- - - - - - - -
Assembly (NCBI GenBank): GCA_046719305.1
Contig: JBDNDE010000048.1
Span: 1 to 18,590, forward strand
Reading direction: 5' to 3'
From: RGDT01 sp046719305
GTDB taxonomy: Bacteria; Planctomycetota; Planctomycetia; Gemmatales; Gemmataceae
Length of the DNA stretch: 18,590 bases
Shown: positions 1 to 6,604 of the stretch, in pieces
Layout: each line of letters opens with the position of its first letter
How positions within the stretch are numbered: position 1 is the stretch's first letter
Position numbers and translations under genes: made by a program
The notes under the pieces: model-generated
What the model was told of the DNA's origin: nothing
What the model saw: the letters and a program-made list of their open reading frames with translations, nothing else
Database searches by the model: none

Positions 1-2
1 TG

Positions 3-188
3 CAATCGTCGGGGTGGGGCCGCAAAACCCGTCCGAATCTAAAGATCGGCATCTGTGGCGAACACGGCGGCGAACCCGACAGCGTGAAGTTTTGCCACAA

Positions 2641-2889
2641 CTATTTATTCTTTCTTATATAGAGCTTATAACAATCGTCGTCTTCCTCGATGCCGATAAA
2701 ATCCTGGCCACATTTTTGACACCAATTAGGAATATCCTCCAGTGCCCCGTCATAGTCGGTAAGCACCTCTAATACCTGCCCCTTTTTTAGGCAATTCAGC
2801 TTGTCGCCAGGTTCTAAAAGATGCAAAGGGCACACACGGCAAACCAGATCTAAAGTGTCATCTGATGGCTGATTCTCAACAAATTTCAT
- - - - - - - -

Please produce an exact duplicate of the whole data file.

Assembly (NCBI GenBank): GCA_046719305.1
Contig: JBDNDE010000048.1
Span: 1 to 18,590, forward strand
Reading direction: 5' to 3'
From: RGDT01 sp046719305
GTDB taxonomy: Bacteria; Planctomycetota; Planctomycetia; Gemmatales; Gemmataceae
Length of the DNA stretch: 18,590 bases
Shown: positions 1 to 6,604 of the stretch, in pieces
Layout: each line of letters opens with the position of its first letter
How positions within the stretch are numbered: position 1 is the stretch's first letter
Position numbers and translations under genes: made by a program
The notes under the pieces: model-generated
What the model was told of the DNA's origin: nothing
What the model saw: the letters and a program-made list of their open reading frames with translations, nothing else
Database searches by the model: none

Positions 1-2
1 TG

Positions 3-188
3 CAATCGTCGGGGTGGGGCCGCAAAACCCGTCCGAATCTAAAGATCGGCATCTGTGGCGAACACGGCGGCGAACCCGACAGCGTGAAGTTTTGCCACAA

Positions 2641-2889
2641 CTATTTATTCTTTCTTATATAGAGCTTATAACAATCGTCGTCTTCCTCGATGCCGATAAA
2701 ATCCTGGCCACATTTTTGACACCAATTAGGAATATCCTCCAGTGCCCCGTCATAGTCGGTAAGCACCTCTAATACCTGCCCCTTTTTTAGGCAATTCAGC
2801 TTGTCGCCAGGTTCTAAAAGATGCAAAGGGCACACACGGCAAACCAGATCTAAAGTGTCATCTGATGGCTGATTCTCAACAAATTTCAT